Bob's Big Boy, Garden Grove
12032 Harbor Boulevard, Garden Grove, California
Bob’s Big Boy restaurant is a significant example of Googie architecture, the ultra-modern car-oriented architecture developed in Southern California after 1945. Its bold, curving roof, wraparound glass walls, new materials like “shadow block” concrete walls, and its distinctive sculptural sign distinguish it as an excellent intact example of Googie architecture. A new owner is currently proposing to remodel the building, which would compromise its significant features.
Built in 1965, this Bob’s Big Boy uses the 1959 prototype by Armet and Davis, master architects noted for this style responding to the suburbanization of American cities (and, notably, Orange County) after 1945. Most Googie architecture was located along commercial strips like Harbor Boulevard and was intended to be accessible by automobile. As a result, their form was designed to be noticeable and appealing to potential customers driving by at 30 or 40 mph.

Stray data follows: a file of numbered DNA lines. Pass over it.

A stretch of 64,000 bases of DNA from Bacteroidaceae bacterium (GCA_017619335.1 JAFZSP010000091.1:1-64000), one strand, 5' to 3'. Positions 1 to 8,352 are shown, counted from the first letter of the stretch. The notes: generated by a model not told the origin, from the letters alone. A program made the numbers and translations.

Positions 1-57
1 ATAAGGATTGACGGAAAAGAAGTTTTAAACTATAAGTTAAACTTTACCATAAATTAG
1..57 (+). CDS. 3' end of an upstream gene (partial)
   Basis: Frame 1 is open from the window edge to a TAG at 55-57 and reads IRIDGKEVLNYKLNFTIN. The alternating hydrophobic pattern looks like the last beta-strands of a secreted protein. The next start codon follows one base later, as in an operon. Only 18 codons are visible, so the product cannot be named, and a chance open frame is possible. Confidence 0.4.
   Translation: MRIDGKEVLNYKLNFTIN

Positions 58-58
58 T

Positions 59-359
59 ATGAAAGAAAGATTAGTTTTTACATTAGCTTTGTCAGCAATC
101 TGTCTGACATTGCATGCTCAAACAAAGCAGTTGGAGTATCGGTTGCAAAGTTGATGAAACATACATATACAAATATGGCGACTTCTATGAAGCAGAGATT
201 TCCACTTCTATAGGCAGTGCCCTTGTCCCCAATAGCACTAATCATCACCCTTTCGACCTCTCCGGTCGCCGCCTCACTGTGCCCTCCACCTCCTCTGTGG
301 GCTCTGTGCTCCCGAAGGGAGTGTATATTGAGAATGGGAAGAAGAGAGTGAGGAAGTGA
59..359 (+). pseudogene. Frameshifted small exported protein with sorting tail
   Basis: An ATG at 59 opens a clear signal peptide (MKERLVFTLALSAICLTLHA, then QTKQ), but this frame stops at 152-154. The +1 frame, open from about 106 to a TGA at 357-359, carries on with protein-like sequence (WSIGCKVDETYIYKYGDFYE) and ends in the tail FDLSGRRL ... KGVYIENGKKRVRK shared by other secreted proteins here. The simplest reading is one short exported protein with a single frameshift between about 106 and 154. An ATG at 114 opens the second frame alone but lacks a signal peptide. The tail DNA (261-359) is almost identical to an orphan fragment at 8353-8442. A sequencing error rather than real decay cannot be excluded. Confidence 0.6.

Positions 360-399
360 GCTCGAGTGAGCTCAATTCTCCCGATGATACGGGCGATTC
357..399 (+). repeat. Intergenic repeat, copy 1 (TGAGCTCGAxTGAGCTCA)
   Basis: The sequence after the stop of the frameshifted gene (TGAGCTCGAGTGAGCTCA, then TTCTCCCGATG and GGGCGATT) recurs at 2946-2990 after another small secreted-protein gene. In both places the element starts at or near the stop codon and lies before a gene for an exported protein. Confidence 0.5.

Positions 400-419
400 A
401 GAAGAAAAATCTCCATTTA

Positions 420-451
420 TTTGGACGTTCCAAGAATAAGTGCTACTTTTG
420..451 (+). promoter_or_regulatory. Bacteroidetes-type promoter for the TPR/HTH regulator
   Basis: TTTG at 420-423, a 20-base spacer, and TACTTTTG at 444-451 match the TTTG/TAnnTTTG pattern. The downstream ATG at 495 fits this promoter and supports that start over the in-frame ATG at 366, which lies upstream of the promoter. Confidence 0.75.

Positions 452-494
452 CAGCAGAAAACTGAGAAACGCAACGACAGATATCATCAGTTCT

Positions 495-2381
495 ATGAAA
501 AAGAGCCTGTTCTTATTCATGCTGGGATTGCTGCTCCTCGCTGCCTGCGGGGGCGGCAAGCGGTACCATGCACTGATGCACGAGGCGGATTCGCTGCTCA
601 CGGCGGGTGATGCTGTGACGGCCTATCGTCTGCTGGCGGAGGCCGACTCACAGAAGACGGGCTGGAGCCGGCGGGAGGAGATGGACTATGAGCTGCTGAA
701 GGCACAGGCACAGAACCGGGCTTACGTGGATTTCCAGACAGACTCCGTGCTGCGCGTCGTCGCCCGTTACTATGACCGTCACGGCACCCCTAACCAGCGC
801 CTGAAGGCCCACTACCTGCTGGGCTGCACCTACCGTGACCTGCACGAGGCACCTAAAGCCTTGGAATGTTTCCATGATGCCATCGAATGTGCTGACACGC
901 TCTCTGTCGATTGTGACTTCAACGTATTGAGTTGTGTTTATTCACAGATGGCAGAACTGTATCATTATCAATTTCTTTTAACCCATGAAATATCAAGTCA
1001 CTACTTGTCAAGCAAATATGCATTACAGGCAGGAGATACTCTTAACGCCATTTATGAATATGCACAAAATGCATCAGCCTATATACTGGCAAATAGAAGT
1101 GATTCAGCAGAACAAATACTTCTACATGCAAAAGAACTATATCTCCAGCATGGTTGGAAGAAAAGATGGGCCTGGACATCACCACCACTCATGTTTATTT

Only three of these Bob's Big Boy prototype buildings remain in Los Angeles County, and no others in Orange County. Of these, the Garden Grove building appears to be in the most original condition. Another example on Winchester Boulevard in San Jose is currently threatened with demolition.
Bob's Big Boy was a notable Southern California business and cultural phenomenon that helped to redefine the restaurant industry and eating habits. Bob Wian (a Newport Beach resident) founded the chain in Glendale in 1936. The chain expanded rapidly into a series of restaurants and drive-ins from the 1930s into the late 1960s, when Wian sold the company to the Marriott Corporation. The 1949 Bob’s Big Boy in Toluca Lake (Wayne McAllister, architect) has been designated as a Los Angeles County landmark. Bob’s Big Boys were also key parts of the suburban, hot rod, and youth cultures which grew during the same period. Its drive-ins became public gathering places, especially for teenagers, whose growing economic power in the 1950s created new industries in fashion, autos, food, music, and movies.
The building has been occupied until recently by a Coco’s restaurant. In-N-Out Burger proposed to lease and remodel the building, but in January 2018 decided not to pursue the project. At this time, the fate of the building is unknown. The building is eligible for the California Register of Historical Resources.